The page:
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Is Government Broken?; 'Growing Pains' Star Missing; Interview With Evan Lysacek

Aired February 23, 2010 - 21:00   ET


LARRY KING, HOST: Tonight, a "Growing Pains" star is missing, last heard from more than a week ago.

Where is Andrew Koenig?

His sister is here desperate for answers.

Plus, men's Olympic figure skating champion, Evan Lysacek, joins us. He won the Gold Medal fair and square, but the Russian runner-up is still griping.

Is there a new cold war heating up over this?

But first, American's government broken?

If so, who can fix it?

Sarah Palin?

President Obama?


Can anyone solve the problems that could kill this country or are they bigger than any person or political party can solve?

All next on LARRY KING LIVE.

Good evening.

We begin with two distinguished American governors.

In Minneapolis, Governor Tim Pawlenty, the Republican of Minnesota.

In Sante Fe, New Mexico, Governor Bill Richardson, the Democrat of New Mexico.

We'll start with Governor Pawlenty. Governor, five Republican senators, including the new senator from Massachusetts, Scott Brown, broke ranks with their party. They're supporting a $15 billion jobs bill. A vote expected tomorrow. It could pass.

Good idea, Governor Pawlenty? GOV. TIM PAWLENTY (R), MINNESOTA: Well, I don't personally agree with that because I don't like that particular bill and the approach that they took with it, Larry. But for those individuals, they're doing what they think is right for the country ask that and, you know, that's something that they've got to decide for themselves. And now we'll see what happens with the bill and whether it makes a positive difference.

KING: Were you surprised that five Republicans went with it?

PAWLENTY: Well, you know, it's -- you know, it's not the type of bill that is so polarizing. I think they were disappointed that they took out a bunch of the Republican tax cuts earlier from an earlier version. But I don't think it's a complete surprise or a total surprise they -- that they got at least a few Republican votes for it.

KING: Governor Richardson, what do you think of the bill?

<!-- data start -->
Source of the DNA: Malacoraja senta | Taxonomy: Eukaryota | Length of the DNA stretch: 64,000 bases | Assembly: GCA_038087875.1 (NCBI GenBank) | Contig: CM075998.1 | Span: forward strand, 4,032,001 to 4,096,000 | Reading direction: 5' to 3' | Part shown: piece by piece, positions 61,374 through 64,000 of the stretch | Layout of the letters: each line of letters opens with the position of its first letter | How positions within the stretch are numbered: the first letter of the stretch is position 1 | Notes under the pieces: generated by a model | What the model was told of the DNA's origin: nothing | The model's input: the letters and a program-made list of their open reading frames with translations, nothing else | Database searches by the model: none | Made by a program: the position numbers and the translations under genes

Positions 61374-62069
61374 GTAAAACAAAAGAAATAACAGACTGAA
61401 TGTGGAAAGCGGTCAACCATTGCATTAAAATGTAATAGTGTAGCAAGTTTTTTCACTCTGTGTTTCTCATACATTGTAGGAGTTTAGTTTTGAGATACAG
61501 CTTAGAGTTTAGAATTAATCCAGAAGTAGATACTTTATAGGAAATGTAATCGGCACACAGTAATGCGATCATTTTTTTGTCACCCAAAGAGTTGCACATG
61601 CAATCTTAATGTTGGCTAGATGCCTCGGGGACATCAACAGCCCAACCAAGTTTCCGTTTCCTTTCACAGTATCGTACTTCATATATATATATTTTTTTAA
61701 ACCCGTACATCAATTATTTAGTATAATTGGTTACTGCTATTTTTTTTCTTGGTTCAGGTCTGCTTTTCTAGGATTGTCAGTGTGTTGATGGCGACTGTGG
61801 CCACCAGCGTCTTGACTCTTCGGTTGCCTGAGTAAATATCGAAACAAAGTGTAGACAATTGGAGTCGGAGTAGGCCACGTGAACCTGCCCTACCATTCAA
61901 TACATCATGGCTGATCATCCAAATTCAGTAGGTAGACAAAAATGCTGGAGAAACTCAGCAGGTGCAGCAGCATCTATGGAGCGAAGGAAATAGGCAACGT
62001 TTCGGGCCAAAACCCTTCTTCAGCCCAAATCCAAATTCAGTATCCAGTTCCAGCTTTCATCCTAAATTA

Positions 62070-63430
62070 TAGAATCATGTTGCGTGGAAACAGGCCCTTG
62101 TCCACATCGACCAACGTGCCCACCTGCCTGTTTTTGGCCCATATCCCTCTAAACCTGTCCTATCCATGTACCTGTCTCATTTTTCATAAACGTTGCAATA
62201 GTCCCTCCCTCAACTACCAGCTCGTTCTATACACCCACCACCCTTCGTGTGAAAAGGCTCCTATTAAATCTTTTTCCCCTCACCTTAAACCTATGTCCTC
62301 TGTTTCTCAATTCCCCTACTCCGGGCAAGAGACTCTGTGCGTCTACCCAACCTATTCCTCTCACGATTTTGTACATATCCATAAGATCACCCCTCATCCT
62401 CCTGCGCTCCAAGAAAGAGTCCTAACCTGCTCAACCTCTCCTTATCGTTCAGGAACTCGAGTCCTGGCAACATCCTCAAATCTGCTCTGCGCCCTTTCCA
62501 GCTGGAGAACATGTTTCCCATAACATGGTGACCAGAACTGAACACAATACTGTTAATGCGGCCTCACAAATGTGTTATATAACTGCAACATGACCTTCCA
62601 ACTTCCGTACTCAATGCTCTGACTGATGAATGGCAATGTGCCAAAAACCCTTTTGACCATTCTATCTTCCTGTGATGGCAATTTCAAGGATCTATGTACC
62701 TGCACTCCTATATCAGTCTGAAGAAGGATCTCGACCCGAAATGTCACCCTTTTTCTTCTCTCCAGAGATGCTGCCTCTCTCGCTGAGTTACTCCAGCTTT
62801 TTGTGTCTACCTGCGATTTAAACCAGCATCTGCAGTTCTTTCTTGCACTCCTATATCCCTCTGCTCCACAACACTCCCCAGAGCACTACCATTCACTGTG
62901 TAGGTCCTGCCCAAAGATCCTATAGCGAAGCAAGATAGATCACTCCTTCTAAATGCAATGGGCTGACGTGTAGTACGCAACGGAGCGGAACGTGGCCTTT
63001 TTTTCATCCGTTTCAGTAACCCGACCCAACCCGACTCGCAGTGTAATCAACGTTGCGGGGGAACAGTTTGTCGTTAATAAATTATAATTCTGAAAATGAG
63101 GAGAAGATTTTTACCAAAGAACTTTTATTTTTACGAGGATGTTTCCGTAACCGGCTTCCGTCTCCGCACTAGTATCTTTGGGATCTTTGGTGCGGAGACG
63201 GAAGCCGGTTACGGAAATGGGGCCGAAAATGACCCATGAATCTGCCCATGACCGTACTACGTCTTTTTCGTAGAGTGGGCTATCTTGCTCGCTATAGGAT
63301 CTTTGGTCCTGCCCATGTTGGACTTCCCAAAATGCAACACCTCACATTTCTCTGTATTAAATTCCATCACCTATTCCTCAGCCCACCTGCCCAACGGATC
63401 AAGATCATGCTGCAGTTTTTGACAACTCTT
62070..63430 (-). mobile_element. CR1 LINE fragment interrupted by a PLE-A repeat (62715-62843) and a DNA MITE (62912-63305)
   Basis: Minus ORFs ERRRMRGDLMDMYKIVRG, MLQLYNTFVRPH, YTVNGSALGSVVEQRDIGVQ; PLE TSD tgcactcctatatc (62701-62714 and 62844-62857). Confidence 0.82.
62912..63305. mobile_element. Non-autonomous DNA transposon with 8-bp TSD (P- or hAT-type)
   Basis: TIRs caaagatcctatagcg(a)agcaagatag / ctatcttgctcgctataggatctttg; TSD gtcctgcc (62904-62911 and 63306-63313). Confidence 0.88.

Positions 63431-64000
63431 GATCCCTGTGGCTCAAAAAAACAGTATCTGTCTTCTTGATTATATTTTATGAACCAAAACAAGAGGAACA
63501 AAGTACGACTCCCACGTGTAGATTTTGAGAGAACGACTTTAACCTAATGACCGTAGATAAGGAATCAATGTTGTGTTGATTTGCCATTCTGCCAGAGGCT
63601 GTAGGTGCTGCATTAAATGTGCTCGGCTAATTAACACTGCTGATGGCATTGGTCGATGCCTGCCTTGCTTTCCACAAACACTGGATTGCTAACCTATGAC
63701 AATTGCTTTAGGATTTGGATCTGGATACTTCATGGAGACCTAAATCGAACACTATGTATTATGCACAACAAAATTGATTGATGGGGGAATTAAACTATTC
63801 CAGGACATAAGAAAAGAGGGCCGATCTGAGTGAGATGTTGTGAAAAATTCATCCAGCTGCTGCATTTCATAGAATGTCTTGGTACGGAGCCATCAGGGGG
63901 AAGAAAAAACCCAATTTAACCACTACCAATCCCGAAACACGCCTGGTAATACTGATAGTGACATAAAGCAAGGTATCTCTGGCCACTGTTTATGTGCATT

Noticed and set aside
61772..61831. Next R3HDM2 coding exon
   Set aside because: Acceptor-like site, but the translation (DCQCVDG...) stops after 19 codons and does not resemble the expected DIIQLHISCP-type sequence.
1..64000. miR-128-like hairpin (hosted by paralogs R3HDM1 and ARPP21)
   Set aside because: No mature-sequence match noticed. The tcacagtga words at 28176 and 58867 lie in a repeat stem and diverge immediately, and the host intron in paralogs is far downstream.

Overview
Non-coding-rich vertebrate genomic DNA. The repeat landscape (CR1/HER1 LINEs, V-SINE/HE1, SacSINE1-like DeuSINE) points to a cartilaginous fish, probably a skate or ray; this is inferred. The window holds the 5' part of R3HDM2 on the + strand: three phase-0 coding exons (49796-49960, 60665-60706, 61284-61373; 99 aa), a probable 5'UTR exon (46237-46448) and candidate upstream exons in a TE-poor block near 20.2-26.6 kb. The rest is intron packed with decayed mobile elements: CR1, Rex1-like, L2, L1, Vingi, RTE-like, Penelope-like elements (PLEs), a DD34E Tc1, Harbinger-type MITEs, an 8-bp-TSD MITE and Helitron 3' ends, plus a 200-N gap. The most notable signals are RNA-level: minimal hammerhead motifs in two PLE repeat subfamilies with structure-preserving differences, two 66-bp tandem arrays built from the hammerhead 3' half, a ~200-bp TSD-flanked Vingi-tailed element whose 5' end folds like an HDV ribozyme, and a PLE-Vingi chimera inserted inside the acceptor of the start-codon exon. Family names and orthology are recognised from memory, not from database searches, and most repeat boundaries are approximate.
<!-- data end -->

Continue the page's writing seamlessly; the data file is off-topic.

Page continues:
GOV. BILL RICHARDSON (D), NEW MEXICO: Well, I might note that Senator Brown, the new senator from Massachusetts, voted for it. I think it's a good bill. It shows that President Obama is anxious for bipartisanship. This bill is needed. It -- it covers unemployment insurance. It covers a number of other benefits that are needed right now to -- to help people.

Hopefully, the next jobs bill is going to have some initiatives for small businesses to get capital, tax incentives for companies to create new jobs.

President Obama met with all of us governors yesterday and he was extremely bipartisan. It was a love feast. Republican governors were -- Democratic governors thanking him for the stimulus bill, for the help that is coming to us -- has come to us in highway jobs and education and keeping teachers and cops employed. KING: But I was asking...

RICHARDSON: -- so I...

KING: -- only about the jobs bill.

RICHARDSON: Well, the jobs bill, I believe, is -- is necessary. Hopefully, the...


RICHARDSON: -- the bill in the House will have more job creating initiatives.

PAWLENTY: Well, Larry, can I just add one thing here, because I think this is very instructive to your larger question about is the government broken?

Not long ago, with a previous version of this bill. They had a lot of Republican support because they had some tax cuts in it. And then the Democrats removed those provisions from the bill and they lost almost all the Republican support over that maneuver, with a few exceptions that you noted. So instead of having a real bipartisan bill with lots of Republicans on the bill with the prior tentative agreement that they had, they basically, again, made it a very partisan bill -- a mostly a partisan bill.

KING: Let me...

PAWLENTY: And that's disappointing...

KING: Let me...

PAWLENTY: It goes right to the heart of your question.

KING: Let me touch a couple of other bases.

Governor Richardson, what do you expect out of that summit on Thursday?

Is that all politics?

RICHARDSON: Well, no. The president has said he wants Republican ideas on health care. And I think you've seen Republicans basically reject his bipartisanship.

I am pleased that the president put forth a more modest bill that involves, I think, potential bipartisan compromises on preexisting condition, on insurance reforms, on insuring more Americans, on incentives for small businesses.

I believe it's a -- a good bill, a health care bill that hopefully will pass very soon in the House and Senate. And then we move on to more initiatives, as he said, on job creation, on the economy, on education reform.

He talked to us about standards and testing and improving our educational system as the core of our economy.

KING: Governor...

RICHARDSON: Again, I think, the president is -- is more than extending an olive branch. I hope the Republicans have some good ideas tomorrow that might be incorporated in this new health care bill.

KING: Governor Pawlenty, are you optimistic about Thursday?

PAWLENTY: Well, the president and the first lady were very gracious to have the governors at the White House and we appreciate their hospitality, Larry. But he's taken basically a 1970s jalopy and run it through the car wash and tried to declare it something new. It's still a 1970s jalopy.

It's a -- it's a start, it's a discussion. But I think it's a prelude to make it look like they're reaching out to Republicans. Unless he actually incorporates some of our ideas and if he's just going to ram through this -- what amounts to what was the Senate Democrat version of the health bill, that's not bipartisanship. If he wants to be bipartisan, he could take some of the ideas, like medical malpractice reform or paying for performance rather than volumes or procedures and the like.